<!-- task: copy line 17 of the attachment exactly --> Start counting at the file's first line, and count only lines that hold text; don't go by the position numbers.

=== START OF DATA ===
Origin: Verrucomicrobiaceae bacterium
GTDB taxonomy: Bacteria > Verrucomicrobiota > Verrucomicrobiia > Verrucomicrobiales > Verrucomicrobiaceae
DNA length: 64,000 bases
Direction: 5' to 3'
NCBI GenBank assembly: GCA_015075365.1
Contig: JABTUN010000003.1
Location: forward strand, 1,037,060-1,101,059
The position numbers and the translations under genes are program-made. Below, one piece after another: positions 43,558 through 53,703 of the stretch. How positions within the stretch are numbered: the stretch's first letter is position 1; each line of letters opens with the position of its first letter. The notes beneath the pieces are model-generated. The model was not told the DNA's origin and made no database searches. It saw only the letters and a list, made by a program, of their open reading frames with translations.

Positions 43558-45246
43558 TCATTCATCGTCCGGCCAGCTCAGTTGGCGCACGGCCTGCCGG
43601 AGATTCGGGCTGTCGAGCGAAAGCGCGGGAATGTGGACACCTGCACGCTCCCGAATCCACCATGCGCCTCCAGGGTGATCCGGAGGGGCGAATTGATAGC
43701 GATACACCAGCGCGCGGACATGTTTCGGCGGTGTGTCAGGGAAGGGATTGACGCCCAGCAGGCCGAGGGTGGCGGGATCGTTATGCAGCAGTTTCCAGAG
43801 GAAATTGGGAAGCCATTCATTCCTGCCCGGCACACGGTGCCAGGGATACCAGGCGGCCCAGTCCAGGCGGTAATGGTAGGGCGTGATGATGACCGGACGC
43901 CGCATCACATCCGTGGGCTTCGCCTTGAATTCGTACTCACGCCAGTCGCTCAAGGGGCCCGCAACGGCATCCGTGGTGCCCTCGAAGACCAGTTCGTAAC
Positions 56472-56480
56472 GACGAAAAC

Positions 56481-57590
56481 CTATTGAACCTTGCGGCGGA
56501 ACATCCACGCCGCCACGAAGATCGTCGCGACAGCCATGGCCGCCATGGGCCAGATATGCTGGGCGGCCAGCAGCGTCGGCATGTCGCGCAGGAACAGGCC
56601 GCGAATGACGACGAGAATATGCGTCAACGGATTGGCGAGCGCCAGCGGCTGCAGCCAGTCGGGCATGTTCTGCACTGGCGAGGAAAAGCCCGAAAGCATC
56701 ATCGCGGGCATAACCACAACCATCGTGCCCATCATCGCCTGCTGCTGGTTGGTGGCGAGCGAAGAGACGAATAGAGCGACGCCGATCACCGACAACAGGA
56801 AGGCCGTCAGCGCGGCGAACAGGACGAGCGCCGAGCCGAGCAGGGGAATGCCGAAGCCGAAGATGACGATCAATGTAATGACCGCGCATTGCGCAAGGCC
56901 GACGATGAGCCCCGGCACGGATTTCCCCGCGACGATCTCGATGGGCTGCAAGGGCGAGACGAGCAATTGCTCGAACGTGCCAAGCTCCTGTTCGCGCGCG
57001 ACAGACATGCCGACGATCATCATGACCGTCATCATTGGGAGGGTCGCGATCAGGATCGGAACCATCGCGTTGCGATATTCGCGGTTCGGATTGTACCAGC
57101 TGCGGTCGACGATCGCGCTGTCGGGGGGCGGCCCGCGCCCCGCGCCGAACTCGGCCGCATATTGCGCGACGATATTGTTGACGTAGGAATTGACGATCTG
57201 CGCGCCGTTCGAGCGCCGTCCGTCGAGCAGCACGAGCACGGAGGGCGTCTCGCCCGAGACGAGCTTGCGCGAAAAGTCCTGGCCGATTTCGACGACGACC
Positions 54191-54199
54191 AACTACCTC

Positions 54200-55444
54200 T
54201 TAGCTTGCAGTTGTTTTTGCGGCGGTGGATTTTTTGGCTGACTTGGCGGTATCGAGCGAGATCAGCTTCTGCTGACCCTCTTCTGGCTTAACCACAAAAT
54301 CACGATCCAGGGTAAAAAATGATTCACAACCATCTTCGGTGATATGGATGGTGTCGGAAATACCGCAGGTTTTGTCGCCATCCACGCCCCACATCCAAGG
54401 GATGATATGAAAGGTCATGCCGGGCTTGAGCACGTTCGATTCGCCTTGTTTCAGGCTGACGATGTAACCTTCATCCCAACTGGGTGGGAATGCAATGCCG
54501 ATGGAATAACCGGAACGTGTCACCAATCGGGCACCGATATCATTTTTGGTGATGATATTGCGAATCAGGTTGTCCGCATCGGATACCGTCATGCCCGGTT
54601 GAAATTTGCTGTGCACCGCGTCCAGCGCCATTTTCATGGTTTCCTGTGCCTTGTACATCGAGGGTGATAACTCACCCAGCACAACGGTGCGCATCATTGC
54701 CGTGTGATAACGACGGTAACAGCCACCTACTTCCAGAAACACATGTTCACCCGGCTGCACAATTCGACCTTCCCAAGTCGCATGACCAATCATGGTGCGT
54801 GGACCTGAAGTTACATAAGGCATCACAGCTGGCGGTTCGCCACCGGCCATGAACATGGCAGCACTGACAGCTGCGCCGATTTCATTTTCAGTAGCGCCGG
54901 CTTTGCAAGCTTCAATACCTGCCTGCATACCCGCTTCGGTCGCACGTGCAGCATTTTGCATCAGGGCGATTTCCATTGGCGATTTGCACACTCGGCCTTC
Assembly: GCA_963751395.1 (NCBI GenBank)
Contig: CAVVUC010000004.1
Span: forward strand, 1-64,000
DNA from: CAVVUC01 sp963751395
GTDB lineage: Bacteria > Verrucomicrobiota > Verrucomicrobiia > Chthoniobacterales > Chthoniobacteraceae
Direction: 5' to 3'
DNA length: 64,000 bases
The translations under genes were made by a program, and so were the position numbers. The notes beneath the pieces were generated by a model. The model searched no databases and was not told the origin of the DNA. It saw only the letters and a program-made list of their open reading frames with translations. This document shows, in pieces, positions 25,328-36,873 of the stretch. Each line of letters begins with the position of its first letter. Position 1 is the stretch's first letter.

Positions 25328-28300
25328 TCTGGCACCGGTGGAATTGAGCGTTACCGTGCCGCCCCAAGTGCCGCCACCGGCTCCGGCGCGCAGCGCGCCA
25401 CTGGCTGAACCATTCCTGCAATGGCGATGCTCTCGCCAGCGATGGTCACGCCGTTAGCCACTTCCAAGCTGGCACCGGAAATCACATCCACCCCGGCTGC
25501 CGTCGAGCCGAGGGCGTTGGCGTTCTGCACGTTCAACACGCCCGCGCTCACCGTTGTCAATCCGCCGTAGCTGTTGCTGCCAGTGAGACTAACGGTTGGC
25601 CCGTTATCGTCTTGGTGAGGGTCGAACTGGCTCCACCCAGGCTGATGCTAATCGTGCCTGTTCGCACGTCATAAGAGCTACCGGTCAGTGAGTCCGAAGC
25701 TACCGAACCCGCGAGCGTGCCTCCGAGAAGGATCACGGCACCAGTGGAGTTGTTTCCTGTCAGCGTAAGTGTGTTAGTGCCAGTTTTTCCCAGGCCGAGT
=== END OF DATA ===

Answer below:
Positions 56481-57590